I chose not to use the chilli- I'm sure it would have been delicious, but some of the people I gave it to aren't big on heat- and used 1 1/2 cups of vinegar, which worked fine I thought. I chose to use only 2 pots, because they were very large. The bigger one (which was also on a larger burner) took about an hour and a half less, but this allowed time for bottling it while the other finished off.

Peach, Pear and Tomato Relish (AKA Gramma Miller's Tomato Relish)
Time: allow a whole day, about 2 hours for prep work, then several hours stove-time with frequent attention

Makes about 10 pints (4.7L)

6 peaches
30 medium ripe tomatoes
6 medium yellow onions
3 green peppers
2 jalapeno peppers (this isn't traditional, I'm adding it this year for the first time)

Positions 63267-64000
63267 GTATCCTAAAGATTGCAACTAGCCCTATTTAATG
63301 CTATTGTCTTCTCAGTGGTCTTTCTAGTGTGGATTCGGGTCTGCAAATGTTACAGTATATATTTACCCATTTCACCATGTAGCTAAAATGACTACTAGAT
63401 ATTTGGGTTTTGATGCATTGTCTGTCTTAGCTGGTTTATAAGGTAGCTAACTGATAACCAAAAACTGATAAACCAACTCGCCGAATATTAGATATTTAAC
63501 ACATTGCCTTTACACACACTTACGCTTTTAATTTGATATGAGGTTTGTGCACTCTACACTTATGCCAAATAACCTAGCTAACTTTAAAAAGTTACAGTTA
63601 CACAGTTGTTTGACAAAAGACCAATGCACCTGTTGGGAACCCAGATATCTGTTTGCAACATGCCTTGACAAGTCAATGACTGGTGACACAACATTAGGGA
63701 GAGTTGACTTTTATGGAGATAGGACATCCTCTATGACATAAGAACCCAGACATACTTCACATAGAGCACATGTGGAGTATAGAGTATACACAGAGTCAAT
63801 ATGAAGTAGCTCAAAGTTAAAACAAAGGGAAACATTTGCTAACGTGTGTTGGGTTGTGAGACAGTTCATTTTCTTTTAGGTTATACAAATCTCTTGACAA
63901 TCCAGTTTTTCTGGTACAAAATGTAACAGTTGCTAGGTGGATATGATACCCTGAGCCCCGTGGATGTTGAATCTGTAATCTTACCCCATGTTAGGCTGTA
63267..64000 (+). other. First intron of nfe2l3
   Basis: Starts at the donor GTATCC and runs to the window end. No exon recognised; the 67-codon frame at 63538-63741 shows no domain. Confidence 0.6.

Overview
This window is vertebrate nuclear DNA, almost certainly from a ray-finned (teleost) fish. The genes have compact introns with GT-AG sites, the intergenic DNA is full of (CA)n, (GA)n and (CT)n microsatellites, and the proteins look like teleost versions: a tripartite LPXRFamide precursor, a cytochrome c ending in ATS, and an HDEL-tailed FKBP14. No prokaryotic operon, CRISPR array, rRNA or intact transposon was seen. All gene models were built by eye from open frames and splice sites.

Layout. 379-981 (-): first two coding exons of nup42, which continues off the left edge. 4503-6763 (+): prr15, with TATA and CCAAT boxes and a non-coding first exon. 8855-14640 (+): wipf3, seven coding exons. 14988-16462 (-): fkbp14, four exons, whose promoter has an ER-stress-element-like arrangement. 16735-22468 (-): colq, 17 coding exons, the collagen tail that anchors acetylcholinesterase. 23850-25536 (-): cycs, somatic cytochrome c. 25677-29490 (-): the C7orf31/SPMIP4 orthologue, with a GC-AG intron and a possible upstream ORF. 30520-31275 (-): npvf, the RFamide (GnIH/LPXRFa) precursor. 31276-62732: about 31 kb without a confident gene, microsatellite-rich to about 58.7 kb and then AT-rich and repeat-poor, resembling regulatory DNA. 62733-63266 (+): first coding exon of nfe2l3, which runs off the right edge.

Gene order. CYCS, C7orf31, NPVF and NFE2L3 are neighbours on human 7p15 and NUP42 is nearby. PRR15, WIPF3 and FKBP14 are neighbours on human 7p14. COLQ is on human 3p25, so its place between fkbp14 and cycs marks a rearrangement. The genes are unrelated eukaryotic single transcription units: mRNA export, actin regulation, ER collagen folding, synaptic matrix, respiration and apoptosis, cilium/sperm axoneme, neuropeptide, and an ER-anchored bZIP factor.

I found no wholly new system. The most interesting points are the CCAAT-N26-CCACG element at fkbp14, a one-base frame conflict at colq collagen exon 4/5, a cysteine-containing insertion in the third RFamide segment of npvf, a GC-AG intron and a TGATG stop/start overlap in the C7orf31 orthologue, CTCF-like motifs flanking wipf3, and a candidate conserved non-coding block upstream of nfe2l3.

6 pears, peeled and diced (because pears aren't yet in season, I use 3 15-ounces cans of pears in light syrup, including the syrup, the fruit diced small)
4 cups sugar
1 - 2 cups (or more) white vinegar
2 tablespoons table salt
2 tablespoons pickling spices

Fill a large pot with water and bring to a boil for blanching the peaches and tomatoes. While the water comes to a boil, in batches chop the onion, green pepper and jalapeno in a food processor. Transfer to a large bowl Add the pears, sugar, vinegar (see notes below about vinegar quantity) and salt.

Four or five at a time, drop the peaches into the water and blanch for 1 minute til skin splits, transfer to colander to drain and cool. Let water return to a boil before adding more.

Cut an X in the skin of the blossom end of each tomato, then four or five at at time, drop into boiling water. Cover and blanch for 1 - 2 minutes til skin splits, transfer to a colander to drain and cool.